Dieting industry behemoth Weight Watchers is a good example. It changed its name in September 2018 to “WW”—claiming it didn’t stand for Weight Watchers, or for its motto, “Wellness that Works”.

It was re-packaged as a ­holistic lifestyle change, rather than a weight-loss programme. But its commitment to this new concept seems to be limited to how users can earn “wellness wins” for logging their weight and calorific intake.

Bosses care about the so-called wellness of workers, but only when it affects their bottom line

And now wellness is even a concept that is harnessed by bosses as a weapon to make workers more efficient.

Forbes magazine advises managers to “prevent ­burnout by employees by allowing them to relax and recharge” It ­prescribed a mixture of ­“mid-day breaks, building better sleep habits, flexible schedules or utilising paid time off.”

So instead of being an essential part of living a balanced life, bosses are encouraged to see a lunchbreak, or flexi-time as part of a “wellness package”.

The same magazine told bosses to invest in “financial wellness programmes” to deal with “financial planning, debt and retirement”.

It explained that, “Financial worries not only keep ­employees up at night, but the emotional impact spills over into the workplace, too. Employees distracted by financial problems also create significant costs for ­employers in productivity and work errors.”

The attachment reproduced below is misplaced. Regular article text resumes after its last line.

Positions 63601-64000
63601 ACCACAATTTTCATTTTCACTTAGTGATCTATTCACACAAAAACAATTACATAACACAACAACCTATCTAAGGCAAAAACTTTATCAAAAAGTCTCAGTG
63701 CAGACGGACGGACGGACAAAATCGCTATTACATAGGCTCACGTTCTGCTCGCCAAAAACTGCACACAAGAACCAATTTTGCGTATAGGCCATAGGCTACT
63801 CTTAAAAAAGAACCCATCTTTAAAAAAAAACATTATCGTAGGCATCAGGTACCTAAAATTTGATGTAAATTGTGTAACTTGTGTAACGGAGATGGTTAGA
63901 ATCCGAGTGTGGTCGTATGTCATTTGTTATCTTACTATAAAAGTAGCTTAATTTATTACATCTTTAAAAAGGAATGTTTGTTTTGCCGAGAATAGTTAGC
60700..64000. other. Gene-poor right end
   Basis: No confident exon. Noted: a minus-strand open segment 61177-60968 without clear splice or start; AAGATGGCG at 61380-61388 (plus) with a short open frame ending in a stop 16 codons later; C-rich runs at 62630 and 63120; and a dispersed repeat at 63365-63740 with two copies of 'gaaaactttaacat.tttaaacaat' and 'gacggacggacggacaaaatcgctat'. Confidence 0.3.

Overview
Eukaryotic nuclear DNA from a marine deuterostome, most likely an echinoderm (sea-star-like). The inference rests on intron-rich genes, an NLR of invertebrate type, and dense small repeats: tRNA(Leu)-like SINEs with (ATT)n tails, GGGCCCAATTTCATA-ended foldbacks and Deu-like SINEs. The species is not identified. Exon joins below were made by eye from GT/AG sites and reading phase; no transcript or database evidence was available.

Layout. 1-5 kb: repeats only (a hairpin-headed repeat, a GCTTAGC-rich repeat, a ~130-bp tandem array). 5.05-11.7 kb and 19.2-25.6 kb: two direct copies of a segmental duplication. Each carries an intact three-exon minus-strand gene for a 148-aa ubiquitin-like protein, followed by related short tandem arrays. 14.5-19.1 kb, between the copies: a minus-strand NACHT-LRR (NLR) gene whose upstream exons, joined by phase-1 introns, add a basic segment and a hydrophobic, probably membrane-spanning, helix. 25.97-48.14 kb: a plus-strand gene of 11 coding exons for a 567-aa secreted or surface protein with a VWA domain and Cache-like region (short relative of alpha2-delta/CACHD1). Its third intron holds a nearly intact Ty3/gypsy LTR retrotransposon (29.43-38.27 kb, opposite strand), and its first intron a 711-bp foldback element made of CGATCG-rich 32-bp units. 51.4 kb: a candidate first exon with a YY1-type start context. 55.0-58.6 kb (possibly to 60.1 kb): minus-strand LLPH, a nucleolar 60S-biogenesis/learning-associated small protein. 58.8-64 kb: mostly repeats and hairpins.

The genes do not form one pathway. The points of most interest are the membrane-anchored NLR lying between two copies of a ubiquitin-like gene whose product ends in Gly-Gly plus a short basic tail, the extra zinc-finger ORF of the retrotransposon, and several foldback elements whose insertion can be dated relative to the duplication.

So there it is—bosses care about the so-called wellness of workers, but only when it affects their bottom line.

Capitalism sells us the things to make us ill

Capitalism sells us the things to make us ill (Pic: Richard Rutter/Flickr creative commons)


With the bosses appropriating the language of wellness, why is it that people pour their hard-earned cash into such an industry?

After all, there’s no doubt that exercising, hydrating, relaxing and taking care of yourself does make people feel better.

It’s welcome that people are encouraged to think about the needs of their whole self. But the wellness industry is based on a distorted form of health we are encouraged to aspire to.

Wellness isn’t just a harmless fad. It occurs within the context of huge pressure on people to conform to a highly idealised version of themselves.

It’s actively harmful that celebrities release books ­proscribing an ultra-restrictive range of food, or promote diet methods.

They do nothing to address the very real problems that ­contribute to eating disorders or mental distress.

People deserve real support and resources to address these issues—not some half-hearted advice from someone ­promoting sponsored content, or ­looking towards the next book deal.

Wellness, self-care and ­mindfulness turns a collective, social problem into one borne completely by an individual.

Ultimately, the wellness industry is produced by a ­society that actually causes ill health on a vast scale

It does nothing to challenge a world that produces anxiety, eating disorders, insomnia or the myriad of other conditions that blight people’s lives.